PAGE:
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Sept. 2 (Bloomberg) -- Concerns about the global economy slowing have infected Australia’s credit markets, driving price discrepancies between bonds and derivatives to the widest since March 2009.
The cost of credit-default swaps climbed faster than relative yields on corporate notes last month as Europe’s debt crisis and the U.S. credit rating downgrade spurred both gauges of investor sentiment to deteriorate. The Markit iTraxx Australia index of swaps on 25 companies surged 38 basis points to 157, more than double the increase in the U.S., creating a so-called positive basis, where the return from selling the contracts is more than the yield premium from buying the notes.
“Over August, liquidity was down, macro-economic concerns were up, and that’s created significant dislocation across credit markets,” said Chris Viol, a Sydney-based credit analyst with UBS AG. “Some Australian credit-default swaps became severely dislocated, notably the major banks and property companies, creating trading opportunities for investors to profit by selectively selling protection.”
The extra yield investors demand to hold company bonds relative to the swap rate climbed 31 basis points to 153 in August, according to Bank of America Merrill Lynch’s Australian Corporate & Collateralized Index. Average bond spreads were 27 basis points lower than default swaps on Aug. 24, the biggest discount since March 19, 2009, data compiled by Bloomberg show. Default-swaps costs were lower as recently as Aug. 2.
AMP Capital Investors Ltd. has been selling default protection on Australian banks to take advantage of the positive basis, said David Carruthers, a senior money manager at the Sydney-based firm, which has about A$30 billion ($32 billion) of fixed-income assets under management.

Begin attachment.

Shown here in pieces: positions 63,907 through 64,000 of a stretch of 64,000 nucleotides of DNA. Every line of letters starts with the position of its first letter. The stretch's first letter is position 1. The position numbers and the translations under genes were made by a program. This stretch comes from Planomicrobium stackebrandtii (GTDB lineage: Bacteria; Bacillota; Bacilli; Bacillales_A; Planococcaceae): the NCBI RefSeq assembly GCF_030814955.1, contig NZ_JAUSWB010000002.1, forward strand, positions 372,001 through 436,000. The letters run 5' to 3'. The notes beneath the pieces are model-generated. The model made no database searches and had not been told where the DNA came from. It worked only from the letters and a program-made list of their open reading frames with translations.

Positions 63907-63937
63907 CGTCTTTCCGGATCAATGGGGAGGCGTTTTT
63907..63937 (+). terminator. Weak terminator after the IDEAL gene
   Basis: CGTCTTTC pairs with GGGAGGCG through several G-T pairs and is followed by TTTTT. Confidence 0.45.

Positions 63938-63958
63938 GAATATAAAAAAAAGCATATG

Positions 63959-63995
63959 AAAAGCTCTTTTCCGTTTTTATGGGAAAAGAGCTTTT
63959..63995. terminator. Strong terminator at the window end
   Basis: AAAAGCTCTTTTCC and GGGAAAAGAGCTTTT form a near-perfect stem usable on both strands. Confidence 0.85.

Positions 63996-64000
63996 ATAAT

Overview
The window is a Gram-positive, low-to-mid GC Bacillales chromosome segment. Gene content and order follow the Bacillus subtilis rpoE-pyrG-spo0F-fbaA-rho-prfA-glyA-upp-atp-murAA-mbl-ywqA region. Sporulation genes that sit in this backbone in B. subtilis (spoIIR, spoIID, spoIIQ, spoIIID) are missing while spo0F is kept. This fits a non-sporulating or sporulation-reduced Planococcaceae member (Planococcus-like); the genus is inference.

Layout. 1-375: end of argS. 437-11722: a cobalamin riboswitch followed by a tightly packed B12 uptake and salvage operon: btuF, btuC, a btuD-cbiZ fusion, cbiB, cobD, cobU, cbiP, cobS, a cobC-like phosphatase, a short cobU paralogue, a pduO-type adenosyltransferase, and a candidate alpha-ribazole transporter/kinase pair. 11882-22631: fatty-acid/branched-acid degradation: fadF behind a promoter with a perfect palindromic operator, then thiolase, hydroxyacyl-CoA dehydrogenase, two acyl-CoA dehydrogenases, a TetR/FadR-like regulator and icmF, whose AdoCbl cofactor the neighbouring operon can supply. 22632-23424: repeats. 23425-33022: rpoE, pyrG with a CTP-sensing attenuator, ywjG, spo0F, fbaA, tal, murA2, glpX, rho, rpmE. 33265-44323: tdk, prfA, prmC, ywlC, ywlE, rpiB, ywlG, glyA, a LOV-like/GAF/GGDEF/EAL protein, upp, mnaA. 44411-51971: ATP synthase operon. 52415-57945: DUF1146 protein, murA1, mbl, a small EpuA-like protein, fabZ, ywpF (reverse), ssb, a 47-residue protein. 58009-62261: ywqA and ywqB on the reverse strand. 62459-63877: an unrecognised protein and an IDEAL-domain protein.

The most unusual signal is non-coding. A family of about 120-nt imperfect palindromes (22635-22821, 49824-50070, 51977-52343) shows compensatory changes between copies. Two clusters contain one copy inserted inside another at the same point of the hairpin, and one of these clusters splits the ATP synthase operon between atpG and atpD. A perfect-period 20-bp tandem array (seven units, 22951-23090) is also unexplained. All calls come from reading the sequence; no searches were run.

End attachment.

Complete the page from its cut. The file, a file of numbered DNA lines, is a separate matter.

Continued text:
The cost of Australian credit-default swaps is too high relative to U.S. and European contracts, Carruthers said.
“Australia is tracking very well from a corporate balance sheet perspective,” he said. “As a relative trade it makes sense to sell protection on Aussie iTraxx and buy protection on Europe or U.S.”
The outlook for the nation’s companies is “stable” and liquidity will remain solid, while revenue and earnings growth will continue, Moody’s Investors Service said in a report yesterday.
Australian retail sales rose 0.5 percent in July, the first increase in three months and more than economists forecast, led by gains in spending at department stores and restaurants, the statistics bureau said yesterday.
Australian corporate bonds have returned 7.5 percent this year, beating the 6.3 percent gain from U.S. notes and a 4.3 percent return from global company debentures, the Merrill indexes show.
Still, they’ve been eclipsed by the nation’s sovereign notes at 9.5 percent, the best among 21 developed nations tracked by Bloomberg and the European Federation of Financial Analyst Societies.
Australia’s benchmark 10-year government bonds marked their longest rally in 20 years in August as slowdowns in the U.S. and Europe spurred investors to seek the safest assets. The 10-year yield fell 2 basis points to 4.41 percent at 11:12 a.m. in Sydney today, after dropping 43 basis points last month, the eighth month of declines.